After you’ve filled out the “Application Name”, “Description”, added images (optional), and added your “Contact Email” – now click on the “Facebook Integration” tab on the left.

So don’t click “Save Changes” – just click the “Facebook Integration” tab next.

If you do click “Save Changes”, you’ll be taken back to the app dashboard > just click “Edit Settings” (top right) to get back.

Again, you now need to click “Facebook Integration”

Step by Step in the “Facebook Integration” section:

A)  Core Settings

Your core settings will be filled out automatically for you – nothing to do here

B)  Canvas Page

The “Canvas Page” name is what is used for the base URL of your app on Facebook.

In my app, you can see I’ve used “ccoglive” as the Canvas Page – this means, if you visit “” you will visit the Canvas Page of my app.

The name you put in that box will be what the app URL ends in.

Don’t get wrapped up in what you see when you visit the URL above… it’s not particularly relevant when you are building an app to add an iFrame tab to your Facebook Page.

which leads us to the next section, the “Canvas URL”.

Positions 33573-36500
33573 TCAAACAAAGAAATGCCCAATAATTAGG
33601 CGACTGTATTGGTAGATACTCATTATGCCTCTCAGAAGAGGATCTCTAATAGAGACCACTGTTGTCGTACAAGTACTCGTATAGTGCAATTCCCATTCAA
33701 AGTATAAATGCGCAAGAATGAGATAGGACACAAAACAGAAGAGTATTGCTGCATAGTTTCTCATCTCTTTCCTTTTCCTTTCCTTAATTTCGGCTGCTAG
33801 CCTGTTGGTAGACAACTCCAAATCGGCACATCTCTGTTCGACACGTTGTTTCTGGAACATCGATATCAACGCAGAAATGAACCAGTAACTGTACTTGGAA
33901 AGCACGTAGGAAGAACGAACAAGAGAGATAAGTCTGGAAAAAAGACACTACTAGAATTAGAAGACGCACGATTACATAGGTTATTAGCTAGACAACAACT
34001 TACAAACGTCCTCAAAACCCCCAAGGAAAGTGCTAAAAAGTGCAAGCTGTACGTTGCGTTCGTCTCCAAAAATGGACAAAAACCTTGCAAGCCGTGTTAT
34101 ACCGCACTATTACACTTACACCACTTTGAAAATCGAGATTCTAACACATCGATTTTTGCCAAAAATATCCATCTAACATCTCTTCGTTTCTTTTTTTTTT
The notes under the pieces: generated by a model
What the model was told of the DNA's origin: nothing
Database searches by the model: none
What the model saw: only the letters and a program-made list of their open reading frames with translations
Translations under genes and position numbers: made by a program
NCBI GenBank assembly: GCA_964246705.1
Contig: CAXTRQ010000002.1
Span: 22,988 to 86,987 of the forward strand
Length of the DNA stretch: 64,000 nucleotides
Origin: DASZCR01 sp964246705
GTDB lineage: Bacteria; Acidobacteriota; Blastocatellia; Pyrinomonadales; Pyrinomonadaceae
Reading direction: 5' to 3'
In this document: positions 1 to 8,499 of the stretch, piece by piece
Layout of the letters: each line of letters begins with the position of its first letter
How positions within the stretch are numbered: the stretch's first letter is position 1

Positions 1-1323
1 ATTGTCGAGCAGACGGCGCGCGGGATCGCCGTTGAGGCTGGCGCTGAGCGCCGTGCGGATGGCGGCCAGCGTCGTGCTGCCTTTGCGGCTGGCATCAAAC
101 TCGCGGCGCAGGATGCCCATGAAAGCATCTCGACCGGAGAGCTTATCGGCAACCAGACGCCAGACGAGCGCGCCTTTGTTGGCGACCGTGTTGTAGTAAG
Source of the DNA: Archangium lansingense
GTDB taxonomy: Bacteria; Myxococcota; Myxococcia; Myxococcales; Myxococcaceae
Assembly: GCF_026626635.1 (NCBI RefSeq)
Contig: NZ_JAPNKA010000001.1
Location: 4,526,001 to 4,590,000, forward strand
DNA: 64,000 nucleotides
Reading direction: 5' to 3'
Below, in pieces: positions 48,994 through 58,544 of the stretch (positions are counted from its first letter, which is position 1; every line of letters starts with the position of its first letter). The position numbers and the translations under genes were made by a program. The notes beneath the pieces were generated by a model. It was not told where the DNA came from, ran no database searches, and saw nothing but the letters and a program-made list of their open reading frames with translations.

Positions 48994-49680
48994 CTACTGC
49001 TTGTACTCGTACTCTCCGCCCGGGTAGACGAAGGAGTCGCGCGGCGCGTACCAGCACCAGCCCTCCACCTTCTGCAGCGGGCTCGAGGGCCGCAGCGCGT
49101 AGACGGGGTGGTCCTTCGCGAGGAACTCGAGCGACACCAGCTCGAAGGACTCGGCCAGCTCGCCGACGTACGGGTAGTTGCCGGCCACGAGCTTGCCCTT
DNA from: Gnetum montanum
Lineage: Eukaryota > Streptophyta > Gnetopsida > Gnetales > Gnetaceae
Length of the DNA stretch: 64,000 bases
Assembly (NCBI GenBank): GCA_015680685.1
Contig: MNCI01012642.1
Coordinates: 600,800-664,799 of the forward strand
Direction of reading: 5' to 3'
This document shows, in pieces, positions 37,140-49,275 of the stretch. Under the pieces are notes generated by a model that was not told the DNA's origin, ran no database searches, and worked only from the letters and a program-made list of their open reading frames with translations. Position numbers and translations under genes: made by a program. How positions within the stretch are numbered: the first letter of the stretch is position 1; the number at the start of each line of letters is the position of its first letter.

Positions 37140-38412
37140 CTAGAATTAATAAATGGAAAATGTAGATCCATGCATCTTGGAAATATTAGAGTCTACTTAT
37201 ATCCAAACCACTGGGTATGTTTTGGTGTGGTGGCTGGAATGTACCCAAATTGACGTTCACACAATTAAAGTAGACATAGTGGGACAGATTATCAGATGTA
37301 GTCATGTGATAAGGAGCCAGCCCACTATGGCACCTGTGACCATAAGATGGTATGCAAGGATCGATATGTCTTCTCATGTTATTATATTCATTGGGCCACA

When you visit the link above, the “Canvas URL” will load.

Again, for the purposes of generating an iFrames for Tabs for your Facebook Fan Page, what you see at the Canvas Page / Canvas URL is not relevant – at least in my example.

I’ve used “” as the Canvas URL because it is the base URL of my actual URL that my iFrames for Tab app resides.

“Canvas Type”make sure you click “iFrame”

“iFrame Size”make sure you click Auto-resize

C)  Page Tabs

Tab Name: The name you put here will be the name that shows as the link in your Facebook Fan Page.

You can see I’ve named my tab “Live” – and here’s what it looks like on my Facebook Fan Page:

Page Tab Type: you need to click “iFrame”

Tab URL: to create my iFrame tab, I simply used Notebook (text editor) to build the HTML code for my page (see the code for my page below).

After I finished with the coding of my page, I named my page “ccoglive.htm”

And then via FTP I uploaded that page to the base URL (which is also the “Canvas URL”).

Now hit “Save Changes”

Adding app to your Facebook Page:

Now you’ve built your app and you’ve saved it, we need to get it added to your Facebook Fan Page.

From the dashboard page of your new app (which you should see after you hit “Save Changes) > click on the link that says “Application Profile Page”.

After you click that link, you’ll be taken to a page that looks a lot like a Facebook Fan Page – except it’s your iFrame tabs app page.

Find the link on the left that says “Add to my page” and click that:

Once you click “Add to My Page” a new window will pop up that shows a list of all of your Facebook Fan Pages that you “admin”.

Find the page you want to add your app to as a custom tab, and then click “Add to Page”.